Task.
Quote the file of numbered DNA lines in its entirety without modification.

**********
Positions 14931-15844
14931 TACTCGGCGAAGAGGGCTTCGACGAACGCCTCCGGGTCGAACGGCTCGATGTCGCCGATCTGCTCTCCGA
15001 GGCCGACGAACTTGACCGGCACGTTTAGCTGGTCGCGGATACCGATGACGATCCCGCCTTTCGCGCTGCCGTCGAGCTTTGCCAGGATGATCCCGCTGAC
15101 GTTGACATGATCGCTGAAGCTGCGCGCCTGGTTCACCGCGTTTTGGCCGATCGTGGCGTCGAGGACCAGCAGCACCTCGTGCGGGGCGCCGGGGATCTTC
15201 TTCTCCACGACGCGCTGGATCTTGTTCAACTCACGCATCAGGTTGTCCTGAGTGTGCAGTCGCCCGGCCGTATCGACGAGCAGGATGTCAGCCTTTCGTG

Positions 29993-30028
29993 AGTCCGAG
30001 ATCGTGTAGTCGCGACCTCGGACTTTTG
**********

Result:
Positions 14931-15844
14931 TACTCGGCGAAGAGGGCTTCGACGAACGCCTCCGGGTCGAACGGCTCGATGTCGCCGATCTGCTCTCCGA
15001 GGCCGACGAACTTGACCGGCACGTTTAGCTGGTCGCGGATACCGATGACGATCCCGCCTTTCGCGCTGCCGTCGAGCTTTGCCAGGATGATCCCGCTGAC
15101 GTTGACATGATCGCTGAAGCTGCGCGCCTGGTTCACCGCGTTTTGGCCGATCGTGGCGTCGAGGACCAGCAGCACCTCGTGCGGGGCGCCGGGGATCTTC
15201 TTCTCCACGACGCGCTGGATCTTGTTCAACTCACGCATCAGGTTGTCCTGAGTGTGCAGTCGCCCGGCCGTATCGACGAGCAGGATGTCAGCCTTTCGTG

Positions 29993-30028
29993 AGTCCGAG
30001 ATCGTGTAGTCGCGACCTCGGACTTTTG